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FDA Panel Backs Appetite-Curbing Implant for Severely Obese

Agency committee says nerve-stimulating device may offer more benefits than risks
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WebMD News from HealthDay

By Dennis Thompson

HealthDay Reporter

TUESDAY, June 17, 2014 (HealthDay News) -- A new implant designed to curb the appetite by electrically stimulating stomach nerves may have moved closer to U.S. Food and Drug Administration approval on Tuesday.

The device is aimed at severely obese adults who have failed to slim down using traditional methods, but don't want, or can't have, weight-loss surgery, the device's manufacturer, EnteroMedics Inc., said in its application for FDA approval.

The FDA's nine-person Gastroenterology and Urology Devices Panel -- a key advisory committee -- voted 8 to 1 that the Maestro Rechargeable System is safe when used as designed, and 6 to 2 (with one abstention) that the device's benefits outweighed its risks.

The panel was less decisive on a third vote, on whether the device would be effective for patients: On that vote, 4 panelists voted yes while 5 voted no.

The FDA is not obligated to follow the decisions of its advisory committees, but it usually does.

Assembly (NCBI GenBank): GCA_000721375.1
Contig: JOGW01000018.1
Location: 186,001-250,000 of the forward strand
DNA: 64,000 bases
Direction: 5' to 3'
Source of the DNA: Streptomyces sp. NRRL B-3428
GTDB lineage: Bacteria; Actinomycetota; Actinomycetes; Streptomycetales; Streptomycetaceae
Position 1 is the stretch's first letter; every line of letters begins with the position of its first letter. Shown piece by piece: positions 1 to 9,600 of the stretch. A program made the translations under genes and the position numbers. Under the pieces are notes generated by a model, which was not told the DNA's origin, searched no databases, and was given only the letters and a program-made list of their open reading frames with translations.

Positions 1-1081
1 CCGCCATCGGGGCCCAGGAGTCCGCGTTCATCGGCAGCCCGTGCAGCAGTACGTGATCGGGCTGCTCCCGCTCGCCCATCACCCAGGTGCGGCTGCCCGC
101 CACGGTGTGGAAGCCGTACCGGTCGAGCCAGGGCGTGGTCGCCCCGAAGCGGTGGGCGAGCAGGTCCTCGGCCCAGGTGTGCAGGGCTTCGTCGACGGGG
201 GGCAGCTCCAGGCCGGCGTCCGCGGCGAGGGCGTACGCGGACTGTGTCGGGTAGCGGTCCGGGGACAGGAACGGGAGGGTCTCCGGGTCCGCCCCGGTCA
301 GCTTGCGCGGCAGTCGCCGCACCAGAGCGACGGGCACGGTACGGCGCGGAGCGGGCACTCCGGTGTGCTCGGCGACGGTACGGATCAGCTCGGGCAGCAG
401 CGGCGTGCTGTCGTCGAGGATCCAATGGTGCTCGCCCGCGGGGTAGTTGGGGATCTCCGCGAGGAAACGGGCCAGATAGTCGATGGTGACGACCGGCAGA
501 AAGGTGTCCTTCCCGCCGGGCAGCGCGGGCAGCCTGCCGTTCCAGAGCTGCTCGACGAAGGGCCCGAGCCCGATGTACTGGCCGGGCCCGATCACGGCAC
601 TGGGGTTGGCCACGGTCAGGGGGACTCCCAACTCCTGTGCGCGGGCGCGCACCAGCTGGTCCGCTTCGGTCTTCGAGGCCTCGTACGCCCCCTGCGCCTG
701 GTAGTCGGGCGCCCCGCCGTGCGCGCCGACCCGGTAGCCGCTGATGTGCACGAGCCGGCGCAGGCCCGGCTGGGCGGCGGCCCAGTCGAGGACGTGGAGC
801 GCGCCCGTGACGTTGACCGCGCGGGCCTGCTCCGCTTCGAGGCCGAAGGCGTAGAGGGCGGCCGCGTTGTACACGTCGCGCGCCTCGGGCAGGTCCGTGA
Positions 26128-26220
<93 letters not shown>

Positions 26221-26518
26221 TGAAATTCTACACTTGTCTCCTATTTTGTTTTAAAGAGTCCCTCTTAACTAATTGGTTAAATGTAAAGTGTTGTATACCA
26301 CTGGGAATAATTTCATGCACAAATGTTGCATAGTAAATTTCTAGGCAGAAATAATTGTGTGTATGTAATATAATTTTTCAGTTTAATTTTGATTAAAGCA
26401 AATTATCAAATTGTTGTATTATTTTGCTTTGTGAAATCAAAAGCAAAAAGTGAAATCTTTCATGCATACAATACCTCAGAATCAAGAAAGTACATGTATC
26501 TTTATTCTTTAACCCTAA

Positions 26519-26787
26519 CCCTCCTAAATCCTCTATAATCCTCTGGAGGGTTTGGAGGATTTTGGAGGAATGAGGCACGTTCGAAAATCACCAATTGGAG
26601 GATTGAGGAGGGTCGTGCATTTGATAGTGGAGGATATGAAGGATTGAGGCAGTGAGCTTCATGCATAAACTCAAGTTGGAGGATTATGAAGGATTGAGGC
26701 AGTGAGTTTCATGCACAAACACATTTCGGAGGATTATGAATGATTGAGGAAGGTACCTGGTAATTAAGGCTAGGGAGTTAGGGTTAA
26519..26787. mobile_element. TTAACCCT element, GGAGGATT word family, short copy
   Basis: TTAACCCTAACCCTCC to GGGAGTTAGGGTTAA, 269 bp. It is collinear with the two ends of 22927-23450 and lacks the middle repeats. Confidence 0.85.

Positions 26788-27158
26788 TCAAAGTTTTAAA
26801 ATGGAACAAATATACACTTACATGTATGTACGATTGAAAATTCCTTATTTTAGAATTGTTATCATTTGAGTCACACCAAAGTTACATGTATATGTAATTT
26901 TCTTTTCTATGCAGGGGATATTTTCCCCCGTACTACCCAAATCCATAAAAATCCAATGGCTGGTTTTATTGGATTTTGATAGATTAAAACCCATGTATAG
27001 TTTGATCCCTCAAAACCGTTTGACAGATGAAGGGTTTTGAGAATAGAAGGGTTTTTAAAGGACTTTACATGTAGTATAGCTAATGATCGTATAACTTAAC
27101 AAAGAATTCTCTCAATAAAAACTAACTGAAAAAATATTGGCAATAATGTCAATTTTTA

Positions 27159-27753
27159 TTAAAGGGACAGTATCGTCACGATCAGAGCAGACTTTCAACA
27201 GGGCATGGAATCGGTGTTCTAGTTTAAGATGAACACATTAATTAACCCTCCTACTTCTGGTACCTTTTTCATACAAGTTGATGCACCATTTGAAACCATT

In the United States, more than one-third of adults are obese, according to the U.S. Centers for Disease Control and Prevention. This increases their risk of serious health issues such as heart disease, diabetes, depression and cancer, experts say.

Despite this, "we have very few tools at our disposal compared with other chronic diseases," said Martin Binks, an associate professor of nutritional sciences at Texas Tech University who was scheduled to testify before the FDA panel on behalf of the Obesity Society.

"We certainly are encouraged by the FDA's recent willingness to review treatments for obesity," Binks said.

The Maestro Rechargeable System sends electrical signals to nerves around the stomach that help control digestion. These signals block the nerves, decreasing hunger pangs and making the person feel full, the St. Paul, Minn.-based manufacturer said.

In clinical trials, obese people with a Maestro implant lost an average 8.5 percent more weight than others who received a fake implant, the device maker said.

"The Maestro Rechargeable System is a safe and effective treatment option for obese individuals who have failed more conservative weight reduction interventions such as diet/exercise and pharmacotherapy, but are not able or willing to undergo more aggressive bariatric surgical options," the device company said in FDA briefing papers.

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